Hybrid broadcast broadband TV (or “HbbTV”) is a global initiative aimed at harmonizing the broadcast and broadband delivery of entertainment services to consumers through connected TVs, set‐top boxes and multiscreen devices. The HbbTV specification is developed by industry leaders to improve the video user experience for consumers by enabling innovative, interactive services over broadcast and broadband networks. The specification uses elements of existing specifications from other standards including OIPF, CEA, DVB, MPEG-DASH and W3C.
In June 2014, the activities of the Open IPTV Forum (OIPF) were transferred to the HbbTV Association. This broadened the HbbTV Association’s mandate to include defining specifications for service providers and technology suppliers that streamline and accelerate deployment of IPTV services.
The HbbTV specification was developed by industry leaders to effectively manage the rapidly increasing amount of available content targeted at today’s end consumer. It is based on elements of existing standards and web technologies including OIPF (Open IPTV Forum), CEA-2014 (CE-HTML), W3C (HTML etc.) and DVB Application Signalling Specification (ETSI TS 102 809) and DASH. The diagram shows the relationship between HbbTV and other existing standards.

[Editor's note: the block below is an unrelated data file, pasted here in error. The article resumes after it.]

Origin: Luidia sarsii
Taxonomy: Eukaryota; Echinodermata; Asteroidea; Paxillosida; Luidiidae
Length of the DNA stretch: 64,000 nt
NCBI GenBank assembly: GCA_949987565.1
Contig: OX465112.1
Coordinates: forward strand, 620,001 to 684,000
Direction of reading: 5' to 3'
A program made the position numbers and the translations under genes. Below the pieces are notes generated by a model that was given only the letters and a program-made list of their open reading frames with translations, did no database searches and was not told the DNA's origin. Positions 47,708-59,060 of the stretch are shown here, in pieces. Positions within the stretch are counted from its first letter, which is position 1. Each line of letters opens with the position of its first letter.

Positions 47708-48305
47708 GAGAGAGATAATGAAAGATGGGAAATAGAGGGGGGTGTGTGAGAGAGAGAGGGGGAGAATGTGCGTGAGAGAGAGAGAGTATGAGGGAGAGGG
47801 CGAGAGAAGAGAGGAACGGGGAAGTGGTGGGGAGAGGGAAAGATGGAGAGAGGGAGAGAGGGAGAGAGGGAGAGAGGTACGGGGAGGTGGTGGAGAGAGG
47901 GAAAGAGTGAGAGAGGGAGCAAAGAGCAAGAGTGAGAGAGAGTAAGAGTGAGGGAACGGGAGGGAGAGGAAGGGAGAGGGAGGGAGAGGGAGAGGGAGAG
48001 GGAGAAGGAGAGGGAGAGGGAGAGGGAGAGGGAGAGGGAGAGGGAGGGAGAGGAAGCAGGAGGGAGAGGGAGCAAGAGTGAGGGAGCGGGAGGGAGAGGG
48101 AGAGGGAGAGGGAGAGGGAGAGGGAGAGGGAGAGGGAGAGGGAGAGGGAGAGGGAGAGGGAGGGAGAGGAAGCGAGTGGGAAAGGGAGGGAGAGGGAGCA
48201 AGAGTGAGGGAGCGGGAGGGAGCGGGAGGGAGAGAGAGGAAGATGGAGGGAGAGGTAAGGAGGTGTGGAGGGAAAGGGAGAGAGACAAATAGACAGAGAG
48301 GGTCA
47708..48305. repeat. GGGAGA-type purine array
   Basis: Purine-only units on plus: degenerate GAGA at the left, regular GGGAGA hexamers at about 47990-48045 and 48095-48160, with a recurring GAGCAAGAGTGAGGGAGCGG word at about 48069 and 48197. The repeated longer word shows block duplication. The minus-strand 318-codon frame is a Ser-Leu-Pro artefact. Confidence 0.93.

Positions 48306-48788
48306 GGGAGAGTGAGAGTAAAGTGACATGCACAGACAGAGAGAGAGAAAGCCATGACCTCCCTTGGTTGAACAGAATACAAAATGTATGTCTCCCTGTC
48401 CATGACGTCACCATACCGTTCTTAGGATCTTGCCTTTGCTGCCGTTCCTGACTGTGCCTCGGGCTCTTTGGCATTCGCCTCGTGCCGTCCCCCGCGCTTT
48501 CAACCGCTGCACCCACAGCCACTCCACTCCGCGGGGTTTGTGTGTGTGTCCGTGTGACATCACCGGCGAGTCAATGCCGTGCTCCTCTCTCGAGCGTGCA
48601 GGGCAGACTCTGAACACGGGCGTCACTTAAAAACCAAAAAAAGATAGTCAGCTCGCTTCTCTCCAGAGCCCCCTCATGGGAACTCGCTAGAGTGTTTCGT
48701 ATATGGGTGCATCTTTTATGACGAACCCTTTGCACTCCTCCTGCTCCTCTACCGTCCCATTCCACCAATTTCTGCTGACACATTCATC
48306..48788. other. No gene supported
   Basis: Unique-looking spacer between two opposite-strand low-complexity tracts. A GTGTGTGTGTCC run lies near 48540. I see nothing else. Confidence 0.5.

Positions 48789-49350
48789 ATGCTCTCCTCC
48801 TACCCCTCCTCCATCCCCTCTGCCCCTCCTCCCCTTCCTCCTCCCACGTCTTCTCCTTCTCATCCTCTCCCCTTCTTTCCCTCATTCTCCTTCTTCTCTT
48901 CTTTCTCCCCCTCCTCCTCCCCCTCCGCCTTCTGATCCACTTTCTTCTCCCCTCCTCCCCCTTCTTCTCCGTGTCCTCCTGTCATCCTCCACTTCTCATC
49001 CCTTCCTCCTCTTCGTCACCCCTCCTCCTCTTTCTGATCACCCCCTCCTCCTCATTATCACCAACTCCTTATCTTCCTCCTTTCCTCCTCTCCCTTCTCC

The HbbTV can work with either a broadcast or an IP link although it is most powerful when in a connected environment with a combination of broadcast and broadband networking.
HbbTV provides a rich and permanently evolving test suite as an aid for implementation of the HbbTV specification and selected other specifications that it references in receivers, e.g., TV sets.
This test suite has been designed with three main scenarios in mind:
While the HbbTV test suite is designed to be as clear, complete and comprehensive as possible and constitutes a major goal of HbbTV, it is not possible to guarantee that the test suite has a complete coverage of the specification. The test suite alone does not provide a definitive measure of receiver compliance and makes no provision for testing application compliance.